What School Safety Looks Like in 2021

Students, teachers, principals, superintendents, school resource officers (SROs) and other staff will soon be navigating from classrooms and hallways to cafeterias, athletic fields and other common areas in school campuses one again.

For many school leaders, they’ll be making plans to transition from hybrid and/or at-home learning to in-person learning full time in the coming months. These plans will include evaluating and revisiting existing safety measures for everyday matters, medical emergencies and other adverse events. Superintendents, principals, SROs, teachers and others will also have the added complexity of how COVID-19 will continue to impact the education, health and wellness of their school community.

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Three Areas of School Safety Concern

Over 56 million children will once again be attending classes in public and private schools. The health and wellness concerns for some of these students are complex and involve continuous care. Other students receive mental health and emotional support services only at their elementary, middle or high schools. School leaders are also preparing for adverse events like school crime or an active assailant incident that sometimes last only minutes.

Here are three safety concerns that will impact K-12 schools across the U.S.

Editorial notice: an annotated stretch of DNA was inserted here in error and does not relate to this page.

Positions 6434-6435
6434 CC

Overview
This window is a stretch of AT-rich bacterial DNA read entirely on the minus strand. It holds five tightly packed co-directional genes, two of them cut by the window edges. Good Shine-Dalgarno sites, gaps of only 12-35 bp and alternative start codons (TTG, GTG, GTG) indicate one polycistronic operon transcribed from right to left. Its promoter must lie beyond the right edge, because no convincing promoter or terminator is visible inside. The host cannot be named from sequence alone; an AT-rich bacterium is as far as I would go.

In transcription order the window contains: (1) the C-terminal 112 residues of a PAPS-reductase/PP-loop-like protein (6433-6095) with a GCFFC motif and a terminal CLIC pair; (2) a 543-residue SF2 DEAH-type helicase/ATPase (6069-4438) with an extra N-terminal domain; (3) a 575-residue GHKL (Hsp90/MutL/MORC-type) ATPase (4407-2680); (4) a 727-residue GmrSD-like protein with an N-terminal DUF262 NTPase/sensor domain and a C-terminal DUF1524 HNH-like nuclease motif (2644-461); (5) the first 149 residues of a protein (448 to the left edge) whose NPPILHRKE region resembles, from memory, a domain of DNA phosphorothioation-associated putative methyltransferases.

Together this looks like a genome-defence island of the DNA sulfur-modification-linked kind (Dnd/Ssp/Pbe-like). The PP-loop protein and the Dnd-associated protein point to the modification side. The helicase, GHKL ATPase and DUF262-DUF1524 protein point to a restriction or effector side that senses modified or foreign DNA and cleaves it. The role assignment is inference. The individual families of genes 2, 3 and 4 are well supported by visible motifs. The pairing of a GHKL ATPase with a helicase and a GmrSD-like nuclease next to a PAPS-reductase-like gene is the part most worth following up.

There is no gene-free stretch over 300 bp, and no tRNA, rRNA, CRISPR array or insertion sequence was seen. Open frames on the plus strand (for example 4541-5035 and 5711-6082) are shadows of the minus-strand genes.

Medical Emergencies

  • 10 million–20 million children and adolescents in the U.S. have some form of chronic illness or disability.
  • There are currently about 6.2 million children under the age of 18 with asthma.
  • Over 3.5 million children ages 14 and younger get hurt annually playing sports or participating in recreational activities.
  • Diabetes has impacted 210,000 children and adolescents under the age of 20.
  • 1 in 54 children are diagnosed with an autism spectrum disorder. 

[CASE STUDY]: Seamless Rave Panic Button Implementation Helps Kings Park, NY  School District Respond to Emergencies

Student Mental Health

  • 1 in 5 tweens (ages 9–12) were recently either cyberbullied or witnessed it, as well as cyberbullied someone.
  • 50% of all lifetime mental illnesses develop by age 14. 
  • Suicides increased 56%among ages 10–24 from 2007 to 2018. 
  • 70% of teens ages 13–17 report anxiety and depression as their top concerns.
  • 51% of teens ages 13–17 say planning for the future feels impossible in the wake of the pandemic.

The complete impact of the coronavirus pandemic on children and adolescents is unclear to experts. The Centers for Disease Control and Prevention, for example, said mental health-related emergency department visits increased 24% for children ages 5 to 11 and 31% for adolescents ages 12 to 17 at one point in 2020, compared to the same period in 2019.

Challenges in learning are affecting teens and their parents, according to a recent survey by the American Psychological Association.

  • 81% of teens report to be negatively impacted due to school closures.
  • 52% have less motivation to do schoolwork.
  • 77% of their parents say the uncertainty around the 2020–2021 academic year causes them stress.

School Violence and Prevention